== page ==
So I want my loader to wake up by triggering addListener() method. Is it possible?
9 years ago
Hi guys! Could you please tell me if there are any other possible ways to wake up a thread besides calling notify() or notifyAll() on it? I need my thread to wait and then be awoken by calling my own method... Is it possible?
9 years ago

Joanne Neal wrote:

Aleksey Vladimirovich wrote:You're saying that the parent thread waits for a response from each thread, join() method was called on, and only then does the same to the next thread (second child won't start until first is done), right? In that case there is no point in it


You store a reference to each thread in a collection. You then loop through the collection and call start on each thread. So all your threads are now running. You then loop through the collection again and call join on each thread. The call to join on the first thread won't return until the thread has completed, but during this time all the other threads are running as well. Once the call to join on the first thread returns, you call join on the second thread. It may be that the second thread has already completed, so join will return immediately but if it hasn't join will not return until it has. This repeats for all the threads in your loop.


Thanks a lot! Now I get it! Everything works how it supposed to
9 years ago

Jesper de Jong wrote:You start a number of threads, so you have a collection of Thread objects. Then you just loop over those Thread objects and call join() on each of them in the loop.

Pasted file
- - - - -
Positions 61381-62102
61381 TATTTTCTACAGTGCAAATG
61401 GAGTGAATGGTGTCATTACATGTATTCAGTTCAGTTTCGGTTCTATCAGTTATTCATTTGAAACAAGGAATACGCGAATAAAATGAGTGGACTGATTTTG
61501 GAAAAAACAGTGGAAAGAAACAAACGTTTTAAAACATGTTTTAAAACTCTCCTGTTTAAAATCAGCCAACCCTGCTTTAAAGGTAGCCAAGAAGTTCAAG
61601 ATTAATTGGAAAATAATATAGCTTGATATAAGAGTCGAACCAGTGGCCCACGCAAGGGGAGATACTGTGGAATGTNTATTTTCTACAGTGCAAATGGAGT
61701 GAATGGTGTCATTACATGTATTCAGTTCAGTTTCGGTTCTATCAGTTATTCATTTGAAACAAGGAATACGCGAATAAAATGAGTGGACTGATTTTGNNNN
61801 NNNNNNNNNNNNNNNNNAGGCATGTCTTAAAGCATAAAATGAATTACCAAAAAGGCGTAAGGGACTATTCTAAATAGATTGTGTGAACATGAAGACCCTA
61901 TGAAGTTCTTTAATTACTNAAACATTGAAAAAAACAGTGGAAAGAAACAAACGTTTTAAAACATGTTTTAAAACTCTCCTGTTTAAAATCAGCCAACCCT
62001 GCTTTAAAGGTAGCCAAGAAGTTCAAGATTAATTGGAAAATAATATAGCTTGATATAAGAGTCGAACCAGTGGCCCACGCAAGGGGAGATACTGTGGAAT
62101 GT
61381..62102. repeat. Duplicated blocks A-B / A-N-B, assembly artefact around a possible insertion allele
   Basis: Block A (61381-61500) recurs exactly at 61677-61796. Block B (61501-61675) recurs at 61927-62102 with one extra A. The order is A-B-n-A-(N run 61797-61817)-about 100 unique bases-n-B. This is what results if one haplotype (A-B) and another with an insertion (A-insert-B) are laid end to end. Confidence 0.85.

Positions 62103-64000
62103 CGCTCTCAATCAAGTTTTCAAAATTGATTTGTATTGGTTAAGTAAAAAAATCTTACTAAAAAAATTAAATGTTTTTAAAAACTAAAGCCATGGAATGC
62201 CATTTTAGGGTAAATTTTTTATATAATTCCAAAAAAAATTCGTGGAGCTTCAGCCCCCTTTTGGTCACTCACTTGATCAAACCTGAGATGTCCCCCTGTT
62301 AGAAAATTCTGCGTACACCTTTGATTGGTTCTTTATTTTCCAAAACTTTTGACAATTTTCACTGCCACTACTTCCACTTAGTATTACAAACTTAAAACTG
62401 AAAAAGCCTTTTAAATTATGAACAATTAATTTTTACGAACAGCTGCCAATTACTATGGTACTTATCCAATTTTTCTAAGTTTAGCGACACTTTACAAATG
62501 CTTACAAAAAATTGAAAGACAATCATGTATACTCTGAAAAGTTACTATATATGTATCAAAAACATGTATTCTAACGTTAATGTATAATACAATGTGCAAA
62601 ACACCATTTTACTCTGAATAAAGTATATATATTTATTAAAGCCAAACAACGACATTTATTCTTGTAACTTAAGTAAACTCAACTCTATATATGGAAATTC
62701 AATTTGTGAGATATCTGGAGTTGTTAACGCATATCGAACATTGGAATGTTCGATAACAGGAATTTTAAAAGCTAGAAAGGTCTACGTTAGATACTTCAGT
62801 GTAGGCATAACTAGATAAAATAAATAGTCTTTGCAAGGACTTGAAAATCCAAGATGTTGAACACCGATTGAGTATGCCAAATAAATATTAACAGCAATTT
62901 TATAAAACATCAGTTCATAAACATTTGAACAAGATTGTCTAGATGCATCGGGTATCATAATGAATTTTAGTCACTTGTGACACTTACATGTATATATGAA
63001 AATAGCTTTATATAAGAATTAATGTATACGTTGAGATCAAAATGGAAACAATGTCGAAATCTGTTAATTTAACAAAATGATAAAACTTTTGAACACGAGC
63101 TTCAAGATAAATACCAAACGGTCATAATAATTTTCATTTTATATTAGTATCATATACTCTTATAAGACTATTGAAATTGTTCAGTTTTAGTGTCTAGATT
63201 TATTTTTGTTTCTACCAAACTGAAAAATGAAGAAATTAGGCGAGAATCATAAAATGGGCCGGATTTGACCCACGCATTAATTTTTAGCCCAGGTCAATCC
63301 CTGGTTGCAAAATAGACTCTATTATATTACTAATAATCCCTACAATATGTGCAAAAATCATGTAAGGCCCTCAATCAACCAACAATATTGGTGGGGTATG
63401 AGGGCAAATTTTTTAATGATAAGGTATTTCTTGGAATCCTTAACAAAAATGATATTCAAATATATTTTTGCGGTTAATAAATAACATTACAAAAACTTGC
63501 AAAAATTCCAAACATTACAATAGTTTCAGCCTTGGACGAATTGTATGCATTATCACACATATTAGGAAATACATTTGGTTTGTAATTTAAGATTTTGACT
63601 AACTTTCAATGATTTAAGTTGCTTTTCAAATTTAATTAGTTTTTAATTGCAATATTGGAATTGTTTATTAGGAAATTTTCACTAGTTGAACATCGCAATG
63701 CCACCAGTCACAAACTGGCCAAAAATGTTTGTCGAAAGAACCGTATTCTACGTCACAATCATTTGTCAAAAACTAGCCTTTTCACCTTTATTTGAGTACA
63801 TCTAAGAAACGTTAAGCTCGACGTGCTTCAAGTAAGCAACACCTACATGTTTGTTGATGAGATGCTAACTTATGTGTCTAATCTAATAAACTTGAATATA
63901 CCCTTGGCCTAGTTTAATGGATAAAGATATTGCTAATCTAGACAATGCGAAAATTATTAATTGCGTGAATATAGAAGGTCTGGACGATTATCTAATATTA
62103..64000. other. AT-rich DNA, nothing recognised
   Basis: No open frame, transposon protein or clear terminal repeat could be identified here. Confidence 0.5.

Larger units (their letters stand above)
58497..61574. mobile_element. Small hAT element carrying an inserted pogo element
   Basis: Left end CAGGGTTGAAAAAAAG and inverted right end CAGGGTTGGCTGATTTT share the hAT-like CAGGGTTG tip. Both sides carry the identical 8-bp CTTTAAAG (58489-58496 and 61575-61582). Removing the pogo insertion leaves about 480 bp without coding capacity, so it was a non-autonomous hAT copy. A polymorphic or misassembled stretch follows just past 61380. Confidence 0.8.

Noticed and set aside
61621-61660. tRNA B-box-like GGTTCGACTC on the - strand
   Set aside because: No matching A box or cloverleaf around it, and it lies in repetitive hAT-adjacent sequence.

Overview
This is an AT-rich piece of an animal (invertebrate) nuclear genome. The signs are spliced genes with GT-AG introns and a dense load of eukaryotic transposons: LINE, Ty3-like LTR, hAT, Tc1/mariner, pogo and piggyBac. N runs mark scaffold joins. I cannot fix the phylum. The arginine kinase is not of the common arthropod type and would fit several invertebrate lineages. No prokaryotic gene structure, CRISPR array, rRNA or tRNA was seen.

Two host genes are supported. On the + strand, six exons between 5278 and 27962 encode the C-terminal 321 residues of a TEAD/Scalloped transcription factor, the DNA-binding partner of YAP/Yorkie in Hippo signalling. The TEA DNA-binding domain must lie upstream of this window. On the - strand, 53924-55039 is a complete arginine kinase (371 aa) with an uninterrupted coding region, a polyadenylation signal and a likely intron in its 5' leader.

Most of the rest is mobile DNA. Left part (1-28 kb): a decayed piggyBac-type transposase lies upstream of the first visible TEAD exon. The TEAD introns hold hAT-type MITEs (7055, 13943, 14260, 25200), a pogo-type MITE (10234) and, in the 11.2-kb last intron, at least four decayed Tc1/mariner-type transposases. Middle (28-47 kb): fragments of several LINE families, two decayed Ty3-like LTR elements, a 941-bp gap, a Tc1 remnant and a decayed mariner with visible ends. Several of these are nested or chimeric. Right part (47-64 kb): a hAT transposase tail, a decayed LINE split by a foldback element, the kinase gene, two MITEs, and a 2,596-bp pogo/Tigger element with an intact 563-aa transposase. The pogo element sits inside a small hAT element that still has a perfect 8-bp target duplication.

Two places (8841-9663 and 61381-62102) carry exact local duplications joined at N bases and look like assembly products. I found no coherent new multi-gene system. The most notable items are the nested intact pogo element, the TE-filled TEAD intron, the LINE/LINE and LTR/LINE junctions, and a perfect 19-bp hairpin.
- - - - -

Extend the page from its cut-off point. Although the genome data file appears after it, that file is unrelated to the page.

If the thread you call it on has already stopped, join() returns immediately. If it's still running, join() waits until the thread has stopped.

So if you call it in a loop on all Thread objects, then when the loop is done, all those threads have stopped.


Oh, in that case it's not what I need I need all child threads run simultaneously, not sequentally... Or maybe I understood you wrong. You're saying that the parent thread waits for a response from each thread, join() method was called on, and only then does the same to the next thread (second child won't start until first is done), right? In that case there is no point in it
9 years ago
Um, sorry for annoying you guys, but could anyone please explain me, how does join() works? I mean, if it makes parent thread to wait until children threads die how can I call join on the other threads besides first one? Or the method of parent thread keeps executing to the end and then when all children threads are done it triggers that method from the point where the last join(0 was called?